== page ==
The Glendalough Valley is served well by four unique bridges that safely ferry locals and visitors over the complex river and stream network regularly charged by runoff from the surrounding mountains. Each of these bridges has it’s own story to tell.
Located to the west of the Royal Hotel and providing access to Glendalough’s famous Gateway, the Glendasan Bridge was built in the 1870’s to provide access to the spectacular monastic remains. There is annalistic evidence of an earlier bridge having been destroyed by a great flood in 1177.
There is no further account of a bridge until the 1870’s, though it is possible a bridge may have served the complex until it fell into a state of abandonment following its burning by the English in the closing years of the fourteenth century.
The beautiful bridge standing today was built to facilitate the preservation of the medieval standing stones that provided access to the religious site for centuries.
In low water, five of these large standing stones are visible beneath the bridge and can be viewed by standing upstream on the southern bank.
The bridge was built over the standing stones with the central pier and cutwater carefully positioned between two of the stones.
These standing stones are well recorded in numerous drawings and paintings and it is remarkable that they have survived in situ to this day.
The current bridge in Laragh village crosses the Glenmacnass River and was built in 1955-56 by the engineers J.T. O’Byrne and J.J. Rowan.
The impressive single span, concrete arch was built as the older bridge had fallen into disrepair and had to be replaced.
There is speculation as to whether the old Laragh bridge was the original bridge, built as part of the Military Road by Major Taylor (O’Keeffe, Simington & Goodbody, 2016).
Of unusual design, the old bridge was demolished when half on the new bridge was completed and the second half on this new bridge was built on its site.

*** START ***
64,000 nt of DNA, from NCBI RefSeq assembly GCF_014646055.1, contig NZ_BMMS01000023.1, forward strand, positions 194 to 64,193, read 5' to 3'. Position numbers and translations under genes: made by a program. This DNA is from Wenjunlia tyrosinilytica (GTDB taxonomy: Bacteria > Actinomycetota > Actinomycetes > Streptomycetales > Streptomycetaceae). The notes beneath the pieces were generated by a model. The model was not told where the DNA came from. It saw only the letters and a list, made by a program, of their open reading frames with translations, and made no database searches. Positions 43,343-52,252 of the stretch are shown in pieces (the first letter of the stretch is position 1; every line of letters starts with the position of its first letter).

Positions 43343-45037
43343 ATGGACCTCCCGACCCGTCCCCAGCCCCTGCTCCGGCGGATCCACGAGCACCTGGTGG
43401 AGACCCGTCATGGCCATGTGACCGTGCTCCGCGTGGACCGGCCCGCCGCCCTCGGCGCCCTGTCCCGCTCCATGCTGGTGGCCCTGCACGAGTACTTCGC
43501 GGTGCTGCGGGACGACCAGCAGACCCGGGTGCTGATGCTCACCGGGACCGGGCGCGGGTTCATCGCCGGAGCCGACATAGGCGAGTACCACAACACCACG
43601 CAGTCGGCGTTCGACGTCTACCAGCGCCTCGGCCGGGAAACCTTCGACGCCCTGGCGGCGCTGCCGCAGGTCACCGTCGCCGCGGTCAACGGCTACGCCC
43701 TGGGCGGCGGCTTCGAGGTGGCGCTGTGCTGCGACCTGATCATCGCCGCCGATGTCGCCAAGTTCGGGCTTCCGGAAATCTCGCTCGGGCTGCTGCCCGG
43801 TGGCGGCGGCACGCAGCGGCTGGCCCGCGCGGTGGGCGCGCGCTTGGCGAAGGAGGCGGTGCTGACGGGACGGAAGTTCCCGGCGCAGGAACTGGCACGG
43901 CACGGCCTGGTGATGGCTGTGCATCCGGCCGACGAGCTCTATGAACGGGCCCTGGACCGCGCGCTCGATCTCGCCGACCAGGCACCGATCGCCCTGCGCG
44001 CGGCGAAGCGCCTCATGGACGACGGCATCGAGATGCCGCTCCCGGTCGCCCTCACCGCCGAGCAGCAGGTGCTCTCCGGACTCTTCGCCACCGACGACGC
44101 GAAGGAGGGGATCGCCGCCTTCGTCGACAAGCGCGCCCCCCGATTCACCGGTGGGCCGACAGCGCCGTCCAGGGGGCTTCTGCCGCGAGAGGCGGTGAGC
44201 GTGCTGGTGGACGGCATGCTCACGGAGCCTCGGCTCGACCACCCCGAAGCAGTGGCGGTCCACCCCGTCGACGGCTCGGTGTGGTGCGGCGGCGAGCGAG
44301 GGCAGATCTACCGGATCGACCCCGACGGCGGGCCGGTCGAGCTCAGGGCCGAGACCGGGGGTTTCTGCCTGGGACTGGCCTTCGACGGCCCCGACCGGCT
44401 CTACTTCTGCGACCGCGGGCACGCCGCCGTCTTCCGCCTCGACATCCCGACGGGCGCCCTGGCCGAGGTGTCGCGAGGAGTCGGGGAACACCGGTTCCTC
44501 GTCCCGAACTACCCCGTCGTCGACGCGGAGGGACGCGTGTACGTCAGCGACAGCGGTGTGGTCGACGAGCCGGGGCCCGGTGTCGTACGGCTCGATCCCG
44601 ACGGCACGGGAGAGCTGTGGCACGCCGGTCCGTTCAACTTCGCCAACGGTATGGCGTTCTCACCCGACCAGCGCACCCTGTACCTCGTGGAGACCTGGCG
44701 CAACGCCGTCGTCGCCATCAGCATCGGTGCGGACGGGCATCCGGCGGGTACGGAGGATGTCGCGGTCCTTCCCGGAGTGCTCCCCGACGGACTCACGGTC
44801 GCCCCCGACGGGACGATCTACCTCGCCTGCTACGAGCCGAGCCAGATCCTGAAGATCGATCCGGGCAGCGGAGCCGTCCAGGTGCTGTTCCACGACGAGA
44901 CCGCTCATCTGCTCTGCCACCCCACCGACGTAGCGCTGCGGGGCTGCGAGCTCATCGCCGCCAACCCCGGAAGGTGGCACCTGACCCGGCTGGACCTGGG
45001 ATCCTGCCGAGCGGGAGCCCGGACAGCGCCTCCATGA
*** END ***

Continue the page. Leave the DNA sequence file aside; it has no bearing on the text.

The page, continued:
The impressive granite coping stones from the original bridge were re-used and still look wonderful atop the bridge today.
The Derrybawn Bridge lies further south and was built c. 1805. Crossing the Glendasan River, it now acts as part of the private driveway to Derrybawn House. It was most likely built by Major Taylor as part of the Military Road.
It consists of three spans, the central of which is much wider than the flanking arches. It appears that much of the larger stones used in the bridge construction may have come from ecclesiastical ruins along the Green Road towards Glendalough and indeed cut stone remnants can be found in places beneath the rough coping. This lends a particular importance to the heritage value of this bridge.
Named after William Bookey – purported to be the Bookey referred to in the famous 1798 ballad ‘Boolavogue’ – this 12 metre single-span bridge was built in 1838.
The aforementioned Derrybawn Bridge brought the Military Road over the Glendasan and in front of the lawn of Derrybawn House, as visible on the OSi first edition map.
However, Bookey was building his new bridge and re-aligning the road at the time of the survey and they are also visible, lightly drawn on the map.
This very fine, ashlar granite bridge was built, along with almost 800m of roadway, at Bookey’s expense. The road was built on the opposite bank of the Glendasan, giving Derrybawn House a sweeping lawn down to the river.
Worth noting on Bookey’s Bridge, are the 5cm holes drilled into the sides of the bridge. These were added during WWII so the Irish Army could blow the bridge in the event of a German invasion.
The bridges in the valley span more than the mountain rivers they carry us over – they span many centuries and much history – marking and protecting ancient crossings, carrying pilgrims, rebels and royalty, built to carry armies then drilled to halt invaders. The next time you cross one of these remarkable bridges, stop and look a little closer.
Further reading: O’Keefe, P., Simington, T. & Goodbody, R. 2016. Irish Stone Bridges: History and Heritage. Kildare: Irish Academic Press.
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